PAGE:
[Originally published in the Vanuatu Daily Post’s Weekender Edition.]
Last week’s column on the relationship between chiefs, politicians and public servants provoked a good deal of discussion at the nakamal over the course of the week. Nobody contested the idea that we need to stop treating core government services as gifts to be doled out to political supporters. But there was some divergence of opinion regarding what changes, if any, were required.
Perhaps most interesting of all, nobody questioned the involvement of cabinet ministers in ensuring service delivery. The question was not whether the Minister should get involved in service delivery, but how he should do so.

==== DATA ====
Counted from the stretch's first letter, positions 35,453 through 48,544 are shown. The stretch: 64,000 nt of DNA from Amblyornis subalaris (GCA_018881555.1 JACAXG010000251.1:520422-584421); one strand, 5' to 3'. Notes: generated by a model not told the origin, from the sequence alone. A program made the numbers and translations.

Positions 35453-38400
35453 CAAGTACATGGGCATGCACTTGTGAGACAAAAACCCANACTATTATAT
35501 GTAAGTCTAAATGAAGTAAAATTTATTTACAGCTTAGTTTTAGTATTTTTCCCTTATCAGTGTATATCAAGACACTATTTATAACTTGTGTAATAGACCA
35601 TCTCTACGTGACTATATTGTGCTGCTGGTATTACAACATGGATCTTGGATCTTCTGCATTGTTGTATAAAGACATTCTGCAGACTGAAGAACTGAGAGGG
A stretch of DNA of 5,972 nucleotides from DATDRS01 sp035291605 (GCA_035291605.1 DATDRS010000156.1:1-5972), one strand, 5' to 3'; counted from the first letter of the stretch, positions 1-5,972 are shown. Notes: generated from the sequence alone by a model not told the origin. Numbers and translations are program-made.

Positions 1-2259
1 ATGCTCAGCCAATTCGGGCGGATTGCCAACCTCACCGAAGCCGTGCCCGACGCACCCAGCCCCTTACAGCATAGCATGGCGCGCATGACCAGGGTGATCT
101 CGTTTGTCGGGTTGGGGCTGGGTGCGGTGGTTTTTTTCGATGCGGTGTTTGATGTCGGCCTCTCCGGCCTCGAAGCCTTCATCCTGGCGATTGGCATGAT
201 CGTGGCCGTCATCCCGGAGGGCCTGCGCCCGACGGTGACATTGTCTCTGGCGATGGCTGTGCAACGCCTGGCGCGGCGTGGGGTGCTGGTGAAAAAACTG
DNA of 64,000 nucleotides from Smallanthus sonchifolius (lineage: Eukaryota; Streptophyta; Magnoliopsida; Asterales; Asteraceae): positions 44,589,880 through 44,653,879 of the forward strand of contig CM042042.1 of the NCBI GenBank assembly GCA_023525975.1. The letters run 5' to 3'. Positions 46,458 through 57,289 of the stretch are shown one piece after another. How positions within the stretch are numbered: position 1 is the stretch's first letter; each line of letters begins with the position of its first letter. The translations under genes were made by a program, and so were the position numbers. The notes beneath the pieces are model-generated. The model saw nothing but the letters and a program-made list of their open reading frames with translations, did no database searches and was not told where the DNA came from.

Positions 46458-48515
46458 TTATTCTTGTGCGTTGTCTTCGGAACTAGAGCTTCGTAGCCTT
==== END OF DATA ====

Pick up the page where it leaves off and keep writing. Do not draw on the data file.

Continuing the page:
Students of government from overseas might find themselves squirming at the very thought of such a question. The strong separation of politics and administration is one of the basic principles of the Westminster tradition. Many – if not most – of the major scandals in Vanuatu politics since Independence have been the result of the politicisation of roles and responsibilities in public service delivery.